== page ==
Divorce in California: Contested vs. Uncontested

If you watch enough Court TV, you can’t be blamed for assuming that filing for divorce in California is a drawn-out, expensive, and stressful process. While this certainly can happen (Rosendale vs. Rosendale took 12 years to resolve), it’s not the norm. 

There are two types of divorce in California: contested and uncontested. Below is an overview of the main differences between these two dissolution options and how they can affect the cost and duration of your legal proceedings.

Contested Divorce

With a contested divorce, you and your spouse disagree on one or more of the major issues that need to be resolved. They include child custody and visitation, child support, spousal support, and the division of marital property and obligations. 

For example, if you agree on how you will share custody and split the marital estate but your spouse is unwilling to pay support until you can become financially self-sufficient, your divorce becomes contested and the support question will have to be litigated.

While sometimes necessary, contested divorce has disadvantages that include:

  • Loss of control over the outcome. When you can’t reach your own agreement, the court will determine who gets what marital property and/or order a custody arrangement that it believes to be in the best interests of your children.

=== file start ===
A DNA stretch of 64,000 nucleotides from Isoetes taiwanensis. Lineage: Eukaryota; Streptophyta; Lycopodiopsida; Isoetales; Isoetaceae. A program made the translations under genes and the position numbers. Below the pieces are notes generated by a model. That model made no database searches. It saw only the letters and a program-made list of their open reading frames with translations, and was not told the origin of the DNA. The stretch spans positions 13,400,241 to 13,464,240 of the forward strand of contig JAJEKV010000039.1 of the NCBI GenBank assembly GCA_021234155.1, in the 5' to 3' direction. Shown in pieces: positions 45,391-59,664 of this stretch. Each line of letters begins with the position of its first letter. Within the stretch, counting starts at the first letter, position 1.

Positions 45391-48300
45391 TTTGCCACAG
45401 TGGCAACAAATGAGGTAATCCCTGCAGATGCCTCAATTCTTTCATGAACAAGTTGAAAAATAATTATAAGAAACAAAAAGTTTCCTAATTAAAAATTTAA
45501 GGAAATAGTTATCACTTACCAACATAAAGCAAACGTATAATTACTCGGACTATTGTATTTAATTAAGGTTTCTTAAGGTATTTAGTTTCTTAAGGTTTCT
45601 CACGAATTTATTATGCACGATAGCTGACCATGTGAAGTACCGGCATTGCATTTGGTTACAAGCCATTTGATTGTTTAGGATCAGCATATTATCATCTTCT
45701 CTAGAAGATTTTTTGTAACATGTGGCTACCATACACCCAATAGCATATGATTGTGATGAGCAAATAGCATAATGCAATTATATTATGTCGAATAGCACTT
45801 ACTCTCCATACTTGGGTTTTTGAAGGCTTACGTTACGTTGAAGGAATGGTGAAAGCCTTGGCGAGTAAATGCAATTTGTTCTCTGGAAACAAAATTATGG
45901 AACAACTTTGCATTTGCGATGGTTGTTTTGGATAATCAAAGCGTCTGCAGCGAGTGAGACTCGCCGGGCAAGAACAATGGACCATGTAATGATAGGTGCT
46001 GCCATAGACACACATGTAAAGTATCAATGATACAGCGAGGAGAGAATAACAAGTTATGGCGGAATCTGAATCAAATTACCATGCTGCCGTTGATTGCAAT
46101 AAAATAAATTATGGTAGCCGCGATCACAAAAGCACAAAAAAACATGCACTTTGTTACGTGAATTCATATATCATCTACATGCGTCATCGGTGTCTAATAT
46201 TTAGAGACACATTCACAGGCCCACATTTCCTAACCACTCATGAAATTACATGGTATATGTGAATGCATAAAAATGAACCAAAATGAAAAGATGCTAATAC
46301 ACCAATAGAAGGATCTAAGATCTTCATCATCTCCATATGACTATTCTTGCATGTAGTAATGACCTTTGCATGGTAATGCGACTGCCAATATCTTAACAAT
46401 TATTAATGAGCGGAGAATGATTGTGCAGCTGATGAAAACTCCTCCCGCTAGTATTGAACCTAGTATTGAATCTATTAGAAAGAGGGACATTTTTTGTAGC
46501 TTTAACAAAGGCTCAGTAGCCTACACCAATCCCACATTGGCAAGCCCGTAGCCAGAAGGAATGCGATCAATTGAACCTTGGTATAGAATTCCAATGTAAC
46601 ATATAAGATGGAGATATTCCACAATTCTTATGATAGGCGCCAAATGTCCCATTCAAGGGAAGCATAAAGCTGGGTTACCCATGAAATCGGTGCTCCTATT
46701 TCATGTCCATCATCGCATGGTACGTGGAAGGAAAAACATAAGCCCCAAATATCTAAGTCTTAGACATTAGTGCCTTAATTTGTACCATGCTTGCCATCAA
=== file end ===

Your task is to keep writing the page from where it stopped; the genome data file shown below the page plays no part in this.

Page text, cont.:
• Your divorce takes longer to complete, and legal costs are consequently higher.

While judges try to be as fair as possible when reaching decisions that affect your family and your future, a contested divorce can lead to an outcome that neither of you are happy with. You and your spouse should try to negotiate your disagreements before turning to the court.

Uncontested Divorce

Uncontested divorces are more straightforward and cost-effective. If you and your spouse agree on child custody and support, property division, and other essential matters related to the divorce, they result in an outcome that will satisfy both of you.

Although less complicated than a contested divorce, under some circumstances an uncontested divorce can be inappropriate. If your marriage was affected by domestic violence, child abuse or neglect, or you believe that your spouse may be hiding income or assets, an experienced California divorce attorney will protect your best interests and those of your children.

At Carroll Law Office, we understand that ending your marriage is one of the most difficult personal challenges you will ever face. When you’re worried about how divorce will affect your financial well-being and relationship with your children, we will help you make decisions that can result in the best outcome for you and your loved ones. If you have questions or are ready to file for divorce, please contact Carroll Law Office for legal representation you can trust.